By ◆ Juppie on Wednesday, January 27, 2010 @ 6:34 PM


Remember, if you will, the post Money Can Make or Break You. (Or read it for the first time.) My teacher called us students germ factories. I am really and truly getting to see how this is true. Lately, the weather has been rainy and cold, and sickness has been spreading like wildfire. Unfortunately, those few who got sick originally did not stay home like they should have, and thus spread germs further and further. I have been fine up until now, and actually in relatively good health considering my lack of sleep and deteriorating eating habits, but now I'm starting to feel a lot of discomfort in my throat. Although I haven't lost my voice or started coughing yet, it might be only a matter of time. I am as steamed as can be. Unless this is a late punishment for something I did, I feel as if I am being hurt for something when I didn't deserve it, if you catch my drift. I mean, I as well as the healthy students were just attending school like good children until we were cursed by those who insisted on not staying home.

I know there are many reasons for students not staying home from school. This became clear during French class, when my teacher even said, "You should be at home, not here." The kids cried out, "It's our Asian parents!" (Very stereotypical, but I guess it makes sense to them.) The teacher said, "You must make your...Asian parents understand that by going to school, you spread sickness to other perfectly fine people. We are all stuck in a small, confined space with the windows and door closed. There is nowhere for your germs to go."

Then a classmate presented a different argument. "Both my parents work," he said, "so I can't stay home." The teacher didn't find this to be a problem. "You are old enough to stay home by yourself." I think this is true. I just saw a young boy (I am guessing maybe somewhere from five to seven years old) riding his bike, by himself. He seemed fine. What a nice independent young man. XD

And then there is another category of people, such as myself, where it is the student who really didn't want to stay home. One of my friends fits in this category since she went to school despite her mother saying she could stay home if she wanted. But she, unlike me, is more dedicated, which is admirable. For me, it would be nice to stay home, but I think it is too much of a hassle. You have to make up tests and PE and other junk, and it's just not worth it unless I'm very sick.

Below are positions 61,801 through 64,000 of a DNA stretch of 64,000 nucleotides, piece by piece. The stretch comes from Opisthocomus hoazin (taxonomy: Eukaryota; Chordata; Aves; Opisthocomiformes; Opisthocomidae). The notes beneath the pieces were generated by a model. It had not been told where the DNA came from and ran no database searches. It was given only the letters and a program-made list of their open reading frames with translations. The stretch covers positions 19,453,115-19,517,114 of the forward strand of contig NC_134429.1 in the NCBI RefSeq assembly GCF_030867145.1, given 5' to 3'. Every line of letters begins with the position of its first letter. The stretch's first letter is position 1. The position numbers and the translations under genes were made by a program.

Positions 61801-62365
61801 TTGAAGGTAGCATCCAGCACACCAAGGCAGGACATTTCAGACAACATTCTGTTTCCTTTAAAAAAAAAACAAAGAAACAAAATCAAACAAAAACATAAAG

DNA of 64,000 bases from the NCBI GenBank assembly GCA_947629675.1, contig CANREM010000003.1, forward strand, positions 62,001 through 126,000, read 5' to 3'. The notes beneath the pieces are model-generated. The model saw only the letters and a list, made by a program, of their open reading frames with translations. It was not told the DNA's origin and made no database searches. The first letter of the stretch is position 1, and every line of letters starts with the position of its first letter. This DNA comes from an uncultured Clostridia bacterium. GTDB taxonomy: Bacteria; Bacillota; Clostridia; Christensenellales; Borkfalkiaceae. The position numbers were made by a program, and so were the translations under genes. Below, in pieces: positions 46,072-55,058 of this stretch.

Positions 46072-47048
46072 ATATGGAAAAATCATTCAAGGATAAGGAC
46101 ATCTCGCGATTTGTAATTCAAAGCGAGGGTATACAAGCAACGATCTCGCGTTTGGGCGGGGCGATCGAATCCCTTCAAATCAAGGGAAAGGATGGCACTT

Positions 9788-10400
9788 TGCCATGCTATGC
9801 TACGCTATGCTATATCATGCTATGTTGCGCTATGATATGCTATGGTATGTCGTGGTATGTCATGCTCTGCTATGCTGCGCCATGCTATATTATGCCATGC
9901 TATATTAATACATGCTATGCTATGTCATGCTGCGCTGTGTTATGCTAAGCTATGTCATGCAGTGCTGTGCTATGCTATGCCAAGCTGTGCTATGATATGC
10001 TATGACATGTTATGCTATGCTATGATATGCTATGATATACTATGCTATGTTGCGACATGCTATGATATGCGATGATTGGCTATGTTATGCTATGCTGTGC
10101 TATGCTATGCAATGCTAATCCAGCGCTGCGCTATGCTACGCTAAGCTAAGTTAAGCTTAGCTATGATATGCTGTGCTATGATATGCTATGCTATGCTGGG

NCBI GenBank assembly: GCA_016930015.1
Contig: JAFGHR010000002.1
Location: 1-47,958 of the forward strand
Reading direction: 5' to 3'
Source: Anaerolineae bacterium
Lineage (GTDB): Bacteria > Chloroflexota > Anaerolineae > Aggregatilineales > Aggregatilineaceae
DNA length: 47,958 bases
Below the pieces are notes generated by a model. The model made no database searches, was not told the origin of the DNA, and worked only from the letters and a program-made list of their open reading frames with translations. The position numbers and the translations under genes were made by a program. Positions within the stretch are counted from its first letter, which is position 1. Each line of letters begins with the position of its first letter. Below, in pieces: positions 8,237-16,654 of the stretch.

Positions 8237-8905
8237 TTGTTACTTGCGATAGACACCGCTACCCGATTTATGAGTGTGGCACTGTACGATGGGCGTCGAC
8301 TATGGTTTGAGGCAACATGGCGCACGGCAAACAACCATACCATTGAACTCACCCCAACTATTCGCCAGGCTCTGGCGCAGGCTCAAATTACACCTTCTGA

It's bad enough that there's a bug going around (two of my teachers are ill and one is recovering). But it's even worse that there was a CHICKEN POX warning. My teacher asked a student to run to the office to get some papers to pass out to us. When the papers arrived, he asked us to raise our hands if we had ever had chicken pox. There were only a handful of students who did (perhaps five? Six?) and they were all male. My teacher seemed surprised. "More of you should've gotten it." (Hey, is he suggesting that we're bad for NOT getting it?! Nah, that can't be :p) When I told my mom later, she said, "Of course we wouldn't, there's a such thing as vaccination." (But if that's the case, did those victims of chicken pox not get properly vaccinated? Or did the vaccination fail to work?)

Then the message came in saying that four students in my grade at my school had gotten chicken pox and that we may have been exposed to the disease. Within 2-3 weeks, infected people would start to show symptoms. I was immediately scared because one of my worst fears is disease (particularly something like chicken pox that would really, really force me to stay home from school, and it would cause trouble for my parents since they would have to stay home from work to take care of me). Then again, if I did actually get chicken pox, then it would protect me from getting it again. (Apparently, if you have chicken pox once, you're safe from it, because your body can recognize it and exterminate the virus quickly)

I guess now is the time to quote Thomas Paine's work called "The Crisis"... "These are the times that try men's souls." (And women's, and children's.)

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